Northern blotting (Fig. 6c). For the S451A mutation, the
levels of anti-minigenomic RNA and mRNA were reduced
slightly compared with those for wt NiV-N. For the S451E
mutation, the level of mRNA was 26% lower than that for
wt, whereas the level of anti-minigenomic RNA decreased
by 68%. We further performed real-time PCR analysis to
detect mRNA and anti-minigenomic RNA levels; it showed
a similar pattern to Northern blotting (Fig. 6d), as reported
previously (Sleeman et al., 2008). These results suggest that
replication was affected more than transcription.
Mutation of Ser451 of NiV-N does not affect
nucleocapsid or N–P complex formation
It has been reported that the MV-N-TAIL region binds to
the P protein, a component of the RdRp composed of P
and L proteins, and thus supports virus transcription and
replication (Bankamp et al., 1996; Johansson et al., 2003;
Liston et al., 1997; Longhi et al., 2003). In our own studies
of MV-N phosphorylation, the loss of phosphorylation of
MV-N did not affect its binding to the P protein (Hagiwara
et al., 2008). To determine whether the reduction in
luciferase activity observed with the mutant proteins was
caused by the abrogation of nucleocapsid formation
and/or the loss of binding to RdRp, we first investigated
the efficiency of nucleocapsid formation of the mutants.
Fig. 2. SDS-PAGE and Western blotting of purified NiV-N.
Recombinant NiV-N was expressed in COS-7 cells and purified by
caesium chloride density-gradient centrifugation. Samples were
separated by SDS-PAGE (10% gel) and detected by CBB
staining (lane 1). Purified NiV-N was detected by Western blotting
with NiV-N-specific antibody (lane 2). An empty vector plasmid
was also transfected into the cells and the lysate was utilized as a
negative control (lane 3).
Phosphorylation of Nipah virus N protein
NiV-N-wt, S451A and S451E were expressed in cells and
then subjected to caesium chloride centrifugation. As
shown in Fig. 7, S451A and S451E formed nucleocapsid at
a rate equal to wt (lanes 4–6). Next, NiV-N-wt, S451A and
S451E were mixed with NiV-P and -L, and purified by
caesium chloride centrifugation. If they bound to NiV-N,
they were purified together as a nucleocapsid complex.
There was no significant difference observed in the amount
of NiV-N and co-purified NiV-P and -L among wt, S451A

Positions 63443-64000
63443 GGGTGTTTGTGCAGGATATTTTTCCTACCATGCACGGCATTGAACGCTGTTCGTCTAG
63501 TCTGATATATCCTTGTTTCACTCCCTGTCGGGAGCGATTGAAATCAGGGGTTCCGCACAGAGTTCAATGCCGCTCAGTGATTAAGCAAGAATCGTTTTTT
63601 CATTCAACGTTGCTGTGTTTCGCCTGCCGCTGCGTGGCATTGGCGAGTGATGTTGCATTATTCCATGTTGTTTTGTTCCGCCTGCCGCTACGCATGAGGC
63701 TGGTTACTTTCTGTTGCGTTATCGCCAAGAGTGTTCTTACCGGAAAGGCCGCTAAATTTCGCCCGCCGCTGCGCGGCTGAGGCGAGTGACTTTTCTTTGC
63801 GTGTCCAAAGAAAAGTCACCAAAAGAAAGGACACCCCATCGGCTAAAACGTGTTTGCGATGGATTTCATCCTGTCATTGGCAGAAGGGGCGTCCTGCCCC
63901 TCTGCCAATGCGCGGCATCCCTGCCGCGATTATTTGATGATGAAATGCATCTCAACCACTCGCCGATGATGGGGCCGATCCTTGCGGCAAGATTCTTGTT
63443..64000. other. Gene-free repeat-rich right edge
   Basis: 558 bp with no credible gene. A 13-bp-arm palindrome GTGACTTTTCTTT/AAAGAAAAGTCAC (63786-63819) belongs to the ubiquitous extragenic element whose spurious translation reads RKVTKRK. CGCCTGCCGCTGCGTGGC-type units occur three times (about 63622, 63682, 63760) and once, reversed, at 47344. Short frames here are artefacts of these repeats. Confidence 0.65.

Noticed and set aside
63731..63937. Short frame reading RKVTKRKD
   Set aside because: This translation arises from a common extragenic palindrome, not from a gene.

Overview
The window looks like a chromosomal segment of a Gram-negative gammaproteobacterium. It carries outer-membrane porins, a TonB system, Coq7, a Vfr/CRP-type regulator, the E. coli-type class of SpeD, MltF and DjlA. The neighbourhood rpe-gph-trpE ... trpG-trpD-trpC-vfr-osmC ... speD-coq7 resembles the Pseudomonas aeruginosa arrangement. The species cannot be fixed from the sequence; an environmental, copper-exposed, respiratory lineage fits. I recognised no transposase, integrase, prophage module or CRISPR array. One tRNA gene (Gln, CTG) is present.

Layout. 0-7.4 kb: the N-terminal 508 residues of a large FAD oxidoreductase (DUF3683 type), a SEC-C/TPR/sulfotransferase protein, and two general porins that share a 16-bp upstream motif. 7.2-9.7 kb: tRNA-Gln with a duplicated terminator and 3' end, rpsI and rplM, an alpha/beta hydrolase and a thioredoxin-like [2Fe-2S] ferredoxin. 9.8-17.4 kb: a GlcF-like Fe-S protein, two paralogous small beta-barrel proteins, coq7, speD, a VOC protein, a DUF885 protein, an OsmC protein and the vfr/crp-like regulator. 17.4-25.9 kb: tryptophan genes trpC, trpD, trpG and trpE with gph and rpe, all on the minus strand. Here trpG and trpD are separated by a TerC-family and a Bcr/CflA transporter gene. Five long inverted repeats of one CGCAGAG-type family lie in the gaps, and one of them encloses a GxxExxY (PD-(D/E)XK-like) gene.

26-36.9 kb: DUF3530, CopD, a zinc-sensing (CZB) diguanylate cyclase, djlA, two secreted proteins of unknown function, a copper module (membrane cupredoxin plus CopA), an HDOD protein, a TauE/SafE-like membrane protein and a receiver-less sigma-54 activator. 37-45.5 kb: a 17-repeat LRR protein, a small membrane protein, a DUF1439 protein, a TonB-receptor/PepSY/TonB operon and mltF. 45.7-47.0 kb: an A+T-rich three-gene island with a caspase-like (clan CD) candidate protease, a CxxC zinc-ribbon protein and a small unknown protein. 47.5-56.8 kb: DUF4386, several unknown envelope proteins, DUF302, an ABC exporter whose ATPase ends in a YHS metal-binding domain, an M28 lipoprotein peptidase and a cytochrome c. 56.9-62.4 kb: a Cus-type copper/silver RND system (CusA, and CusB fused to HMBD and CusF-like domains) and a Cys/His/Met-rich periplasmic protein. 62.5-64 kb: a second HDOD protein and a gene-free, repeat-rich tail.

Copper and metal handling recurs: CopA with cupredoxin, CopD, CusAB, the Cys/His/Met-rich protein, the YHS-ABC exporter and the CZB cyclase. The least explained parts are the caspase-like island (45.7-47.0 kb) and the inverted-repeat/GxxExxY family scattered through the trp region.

and S451E (Fig. 7, lanes 1–3). Solely expressed NiV-P (Fig.
7, lane 7) and -L (data not shown) were not detected in the
fraction. In addition, we confirmed that S451A and S451E
formed soluble N–P complex, similarly to N-wt, by using a
co-immunoprecipitation assay (data not shown). These
results indicate that mutation of Ser451 of NiV-N does not
affect either nucleocapsid or N–P–L complex formation.
Many viruses have evolved mechanisms to use cellular
machinery to modify their proteins and regulate their
functions. Recently, we have identified the phosphorylation
sites on the MV-N protein and revealed that phosphoryla-
tion is required for efficient transcription of minigenomic
RNA (Hagiwara et al., 2008). Phosphorylation of the N
protein has also been reported in Sendai virus (Hsu &
Kingsbury, 1982) and mumps virus (Naruse et al., 1981) of
Fig. 3. ESI-Q-TOF MS of NiV-N. (a) Digested
peptides were analysed by ESI-Q-TOF MS,
followed by a database search using Mascot
ver. 2.0 (Matrix Science). Identified peptides
are shown in red. (b) The spectrum was
interpreted using the software DataExplore.
The sequences from the N and C termini, and
the position of the modified residues, were
determined based on b and y ions, respec-
tively. A 98 Da neutral loss of ions is shown
above the sequences as b”98.
Mock wtwtS451AS451A Mock
Fig. 4. Radioisotope labelling and immunoprecipitation of wt and
mutant N proteins. Wt N protein and mutants were expressed in
COS-7 cells and labelled with32P or35S in the presence of OKA.
After immunoprecipitation with NiV-N-specific antibody, samples
were resolved by SDS-PAGE (10% gel) and detected with an
FLA-5100 imaging system (Fujifilm).
M. Huang and others
2136 Journal of General Virology 92
the family Paramyxoviridae. Likewise, the N proteins of
rabies virus (RV) (Wu et al., 2002), Marburg virus
(MBGV) (Becker et al., 1994) and Ebola virus (Elliott
et al., 1985), which belong to the order Mononegavirales,
have also been reported to undergo phosphorylation. In
the case of RV, it has been reported that both virus
transcription and replication are reduced when the RV-N
protein is not phosphorylated (Wu et al., 2002). In the case
of MBGV, it has been reported that only the phosphory-
lated N protein can form nucleocapsid complexes and
interact with the genomic RNA (Becker et al., 1994). Thus,
phosphorylation of the virus N protein is a very important
step in the life cycle of the virus.
In the present study, we revealed that NiV-N also undergoes
phosphorylation at Ser451 (Fig. 3). However, the phosphor-
ylation state of the NiV-N protein is different from that of
MV-N, phosphorylation of which is stably detected in cells
(Hagiwara et al., 2008). However, we also found that
phosphorylation of NiV-N was not stable, but showed rapid
turnover (Fig. 1), suggesting that NiV-N phosphorylation/
dephosphorylation is regulated by a cellular kinase–
phosphatase system during the NiV life cycle.
Hendra virus (HeV) is also a member of the genus
Henipavirus. Identity at the amino acid level between the N
proteins of HeV and NiV is 92.1% (Wang et al., 2001).
Interestingly, HeV-N also possesses a Ser at aa 451,
suggesting that HeV-N also undergoes phosphorylation.
Further study on HeV-N protein phosphorylation should
be carried out.
We have ascertained previously that MV-N is phosphory-
2008). The tail region of MV-N possesses three conserved
regions that are enriched in hydrophobic residues: box-1,
box-2 and box-3, which correspond to MV-N aa 401–420,
489–506 and 517–525, respectively (Zhang et al., 2005).
Thus, the phosphorylation sites of MV-N are located in the
neighbourhood of box-2, which contains the binding site for